Caitlin Kelly's memoir of a brief career in retail, Malled
, begins with an Elizabeth Gilbert-like crisis of faith. Kelly, like Gilbert, is a writer with years of glam globetrotting assignments behind her. But unlike Gilbert, Kelly doesn't seek salvation in a global journey - she stays close to home and gets a job at the mall.
Although Kelly's writing life led her to interview celebrities and stay in luxury resorts
, it had a darker side. She tells of the alienation, poor pay and endless hustle of the writing life. After sending out resumes for jobs in adjacent fields and getting no response, she enters the world of retail, taking a job at The North Face in a local mall.
Instead becoming a tourist in foreign countries like Gilbert, Kelly's new part-time mall job makes her a tourist in the retail world. The subtitle, "my unintentional career in retail" is a bit misleading; she only works one day per week and while she is good at the job, it's clear it won't be a new career for her.
What Kelly learns in two-plus years of retail work is that life at the mall is far tougher than it may appear to be. Using her journalistic instincts and curiosity, Kelly uses her new job as an opportunity to explore the changing world of the American mall. Venturing beyond her own store, she also looks at the world of luxury retail and the life of the salesperson in Europe, where retail is often more of a career than a stepping stone to something better as it is here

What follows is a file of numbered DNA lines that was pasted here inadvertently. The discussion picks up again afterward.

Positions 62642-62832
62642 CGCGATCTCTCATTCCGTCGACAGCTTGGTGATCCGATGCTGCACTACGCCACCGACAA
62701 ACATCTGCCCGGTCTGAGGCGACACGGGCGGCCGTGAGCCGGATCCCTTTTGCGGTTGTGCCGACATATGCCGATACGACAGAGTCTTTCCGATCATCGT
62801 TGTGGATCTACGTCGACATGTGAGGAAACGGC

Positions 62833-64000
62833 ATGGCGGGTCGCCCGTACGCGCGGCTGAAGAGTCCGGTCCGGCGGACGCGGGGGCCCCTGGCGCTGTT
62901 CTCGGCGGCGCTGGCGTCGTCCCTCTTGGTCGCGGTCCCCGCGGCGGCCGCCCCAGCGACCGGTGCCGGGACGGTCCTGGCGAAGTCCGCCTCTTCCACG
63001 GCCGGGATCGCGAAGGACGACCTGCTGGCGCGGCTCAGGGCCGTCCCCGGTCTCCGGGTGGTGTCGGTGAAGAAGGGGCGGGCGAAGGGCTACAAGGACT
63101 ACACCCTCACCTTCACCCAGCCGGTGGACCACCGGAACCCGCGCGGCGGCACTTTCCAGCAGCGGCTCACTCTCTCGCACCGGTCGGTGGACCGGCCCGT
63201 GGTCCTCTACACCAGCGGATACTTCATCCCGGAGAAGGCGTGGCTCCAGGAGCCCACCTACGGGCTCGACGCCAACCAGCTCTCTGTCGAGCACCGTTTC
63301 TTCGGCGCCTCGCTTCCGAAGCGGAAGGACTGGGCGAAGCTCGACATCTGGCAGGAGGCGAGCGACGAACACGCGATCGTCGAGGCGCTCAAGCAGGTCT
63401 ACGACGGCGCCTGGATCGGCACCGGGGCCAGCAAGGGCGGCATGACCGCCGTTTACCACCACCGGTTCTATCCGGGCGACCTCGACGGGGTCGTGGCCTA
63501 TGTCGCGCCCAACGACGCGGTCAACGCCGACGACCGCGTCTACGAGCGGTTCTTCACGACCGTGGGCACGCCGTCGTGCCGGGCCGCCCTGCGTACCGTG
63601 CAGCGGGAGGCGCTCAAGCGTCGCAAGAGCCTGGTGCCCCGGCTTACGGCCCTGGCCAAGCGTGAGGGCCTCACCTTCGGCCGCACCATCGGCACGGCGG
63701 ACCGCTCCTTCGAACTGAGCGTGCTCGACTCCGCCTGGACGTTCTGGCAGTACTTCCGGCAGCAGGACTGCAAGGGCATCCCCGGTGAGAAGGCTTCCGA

in the U.S.
Here, retail jobs turn over at an astounding rate, a full 50 percent of employees either quit or are fired within the first 90 days with nearly 100 percent turnover within a year. And yet, retail remains a growing sector of the American job market. The disconnection between poorly paid, poorly trained workers and the expensive products they sell remains a problem to be solved in the retail marketplace.
There are some echoes of other works here like Barbara Ehrenreich's Nickel and Dimed in America
by Dana Thomas. Later in the book, Kelly takes a look at the manufacturing process for some of the pricey goods she sold. Part of the risk of reading books in this vein is that they do let you peek behind the curtain and see life on the other side of the counter (or the cash wrap as Kelly tells us it is called in the retail field).
It's not always a pretty sight but learning more about the life of a salesperson might inspire all of us to be a little more gracious when shopping. The maxim that the customer is always right isn't a license for boorish behavior. In the end, it was the endless parade of "customers from hell" that eventually led Kelly to end her sojourn in retail and turn back to the world of journalism.